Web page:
(Note: If this method is used, it is not necessary to apply Stage Three: Selection of Households. Go straight to Stage Four: Selection of Respondents).
An alternative method (where maps are available for the PSU)
If the census bureau has provided EA maps, the FS can randomly select a start point using a grid. The FS places a ruler with numbers along the top of the map and a ruler with numbers along the side of the map. He/she then uses a table of random numbers (or a set of numbered cards) to select a number for the top axis and a number for the side axis, resulting in a random combination (e.g. "9 and 6.") A line is then drawn on the map horizontal to the number chosen on the side, and another line is drawn vertical to the number chosen on the top. The point on the map where these two lines intersect is the sampling start point. The SSP is marked on the map, and given to the field team for that area. The fieldwork team then locates the nearest housing settlement to this point, and travels there (or as near as they can to the point). In rural areas, finding the SSP may require the field team to consult with local residents.
Because we never know in advance the actual condition on the ground in all the PSU's, the FS may need to choose a second sampling start point as a reserve or substitute if the SSP is inappropriate or inaccessible.
Another alternative (where maps are not available)
When maps are not available for the selected PSU, the following procedure should be used. The FS contacts a local government councilor or another official knowledgeable about the area. This person is consulted to determine how many housing settlements (e.g. villages) are in the PSU. These settlements must have identifiable boundaries that do not overlap with one another. These settlements are numbered and, using numbered cards, the FS asks the informant to randomly select one card. The settlement identified by the selected number is the settlement where the interviews will be conducted.
IMPORTANT: At the start point, then the FS must be certain to preserve randomness, by rotating the place where Interviewers begin their random walk pattern. If the Team starts on a main road at one SSP, they should start off the road at the next SSP. If the Team starts in a central place (like a school) in one EA, they should start in a peripheral place in the next EA. And so on. The logic of random sampling is to avoid ANY kind of pattern in the units selected at any stage.
STAGE THREE: Selecting Households
Having arrived at the sampling start point, the Team is ready to select households.
For the purposes of the Afrobarometer, a household is defined as a group of people who presently eat together from the same pot. By this definition, a household does not include persons who are currently living elsewhere for purposes of studies or work. Nor does a household include domestic workers or temporary visitors (even if they eat from the same pot or slept there on the previous night). And, in practice, we want to select our respondent from among persons in the household who will be available for interview on that same day.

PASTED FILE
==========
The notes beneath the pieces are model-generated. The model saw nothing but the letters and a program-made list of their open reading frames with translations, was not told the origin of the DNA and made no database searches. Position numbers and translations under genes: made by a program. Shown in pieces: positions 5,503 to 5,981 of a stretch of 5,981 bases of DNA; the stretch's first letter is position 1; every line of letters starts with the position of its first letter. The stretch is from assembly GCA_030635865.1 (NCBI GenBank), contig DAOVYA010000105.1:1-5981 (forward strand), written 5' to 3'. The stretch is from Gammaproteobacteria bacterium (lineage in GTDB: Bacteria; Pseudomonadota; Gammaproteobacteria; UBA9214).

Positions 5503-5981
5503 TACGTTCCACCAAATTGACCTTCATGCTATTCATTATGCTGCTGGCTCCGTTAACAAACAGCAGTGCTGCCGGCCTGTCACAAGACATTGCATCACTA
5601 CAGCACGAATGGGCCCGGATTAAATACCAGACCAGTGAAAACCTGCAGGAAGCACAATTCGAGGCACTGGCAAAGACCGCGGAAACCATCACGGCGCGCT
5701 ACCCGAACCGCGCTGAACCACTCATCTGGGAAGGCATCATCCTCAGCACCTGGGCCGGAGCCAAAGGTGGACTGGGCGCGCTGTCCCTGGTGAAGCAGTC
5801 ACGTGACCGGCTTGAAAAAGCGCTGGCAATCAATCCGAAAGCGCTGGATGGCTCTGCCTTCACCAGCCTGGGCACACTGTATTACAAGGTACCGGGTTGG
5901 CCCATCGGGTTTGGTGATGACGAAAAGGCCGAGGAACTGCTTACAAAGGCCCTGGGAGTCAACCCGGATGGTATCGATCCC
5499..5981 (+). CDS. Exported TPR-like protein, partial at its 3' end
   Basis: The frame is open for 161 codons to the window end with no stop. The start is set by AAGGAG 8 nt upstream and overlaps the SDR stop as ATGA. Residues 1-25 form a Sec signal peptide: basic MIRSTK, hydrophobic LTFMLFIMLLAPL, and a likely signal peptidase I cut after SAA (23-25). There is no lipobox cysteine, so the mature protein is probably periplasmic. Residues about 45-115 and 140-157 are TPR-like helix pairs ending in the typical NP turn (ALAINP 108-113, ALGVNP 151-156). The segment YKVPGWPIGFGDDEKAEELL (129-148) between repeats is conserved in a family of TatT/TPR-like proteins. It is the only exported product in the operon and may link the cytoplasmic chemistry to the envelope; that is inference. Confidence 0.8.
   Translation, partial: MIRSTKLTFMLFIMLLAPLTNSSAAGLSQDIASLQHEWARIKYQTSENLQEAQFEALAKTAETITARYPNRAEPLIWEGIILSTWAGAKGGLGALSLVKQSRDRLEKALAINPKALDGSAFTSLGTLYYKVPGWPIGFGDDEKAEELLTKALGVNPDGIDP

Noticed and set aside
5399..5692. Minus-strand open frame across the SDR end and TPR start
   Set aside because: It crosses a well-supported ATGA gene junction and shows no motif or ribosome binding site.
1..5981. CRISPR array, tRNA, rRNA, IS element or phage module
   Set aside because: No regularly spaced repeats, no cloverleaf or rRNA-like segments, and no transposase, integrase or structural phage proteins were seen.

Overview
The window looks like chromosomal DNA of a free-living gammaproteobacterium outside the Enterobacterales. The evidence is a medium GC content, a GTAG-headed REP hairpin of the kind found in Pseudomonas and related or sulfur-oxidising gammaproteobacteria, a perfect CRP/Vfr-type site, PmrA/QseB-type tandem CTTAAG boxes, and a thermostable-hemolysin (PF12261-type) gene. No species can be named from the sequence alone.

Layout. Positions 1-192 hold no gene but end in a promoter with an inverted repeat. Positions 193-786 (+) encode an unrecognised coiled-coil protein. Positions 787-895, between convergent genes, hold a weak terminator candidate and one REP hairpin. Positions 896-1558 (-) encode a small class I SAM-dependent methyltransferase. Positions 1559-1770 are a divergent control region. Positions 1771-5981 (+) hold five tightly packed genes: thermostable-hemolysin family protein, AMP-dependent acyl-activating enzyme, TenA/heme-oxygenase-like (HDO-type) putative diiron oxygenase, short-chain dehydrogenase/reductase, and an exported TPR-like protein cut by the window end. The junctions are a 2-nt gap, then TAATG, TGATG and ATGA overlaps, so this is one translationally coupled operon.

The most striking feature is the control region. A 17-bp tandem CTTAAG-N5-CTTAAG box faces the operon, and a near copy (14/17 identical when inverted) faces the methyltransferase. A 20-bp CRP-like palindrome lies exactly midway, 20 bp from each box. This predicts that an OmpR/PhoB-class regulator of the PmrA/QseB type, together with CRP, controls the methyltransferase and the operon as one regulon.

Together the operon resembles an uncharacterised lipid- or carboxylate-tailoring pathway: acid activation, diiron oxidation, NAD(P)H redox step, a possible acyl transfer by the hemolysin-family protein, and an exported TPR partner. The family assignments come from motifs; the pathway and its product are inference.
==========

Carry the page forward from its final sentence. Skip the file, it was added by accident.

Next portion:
In multi-household dwelling structures (like blocks of flats, compounds with multiple spouses, or backyard dwellings for renters, relatives, or household workers), each household is treated as a separate sampling unit.
IMPORTANT: The third (household) and fourth (respondent) stages of sampling are conducted by Interviewers. Interviewers must be carefully trained and supervised to ensure that they follow Afrobarometer sampling instructions to the exact letter. These sampling instructions are summarized below and spelled out on the first two pages of every questionnaire. Field Supervisors are responsible for ensuring that their teams of Interviewers understand their parts of the sampling methodology and execute them correctly.
T he method for selecting households is as follows:
In well-populated urban and rural areas, with single-dwelling units:
Starting as near as possible to the SSP, the FS should choose any random point (like a street corner, a school, or a water source) being careful to randomly rotate the choice of such landmarks. The four Interviewers should be instructed to walk away from this point in the following random directions:
The Walk Pattern : Interviewer 1 walks towards the sun, Interviewer 2 away from the sun, Interviewer 3 at right angle to Interviewer 1, Interviewer 4 in the opposite direction from Interviewer 3, etc. If the Team contains more than four Interviewers, then the FS should take them to another randomly selected place near the SSP to begin their walk patterns.
When interviews are to be conducted during the night by the whole team (excluding call backs),the team should use the moon or some other random landmark to begin the walk pattern (Field Supervisors should just make sure that interviewees disperse in directions opposite to each other).
Each Interviewer should use the day code to establish an interval (n) for household selection. The day code introduces randomness into the interval. It is calculated by adding together the numbers in the day of the month as follows. On the 5 th, 14 th and 23 rd of the month the interval would be 5, but on the 6 th, 15 th and 24 th it would be 6. And so on. On some days (the 1 st and 10 th of the month) the Interviewer moves to the adjacent dwelling structure (because the sampling interval is 1). On the 29th of the month the Interviewer must leave the widest gap, selecting only every eleventh house.
In every case, the Interviewer selects the nth house on the right.
In well-populated urban and rural areas, with multiple-dwelling units: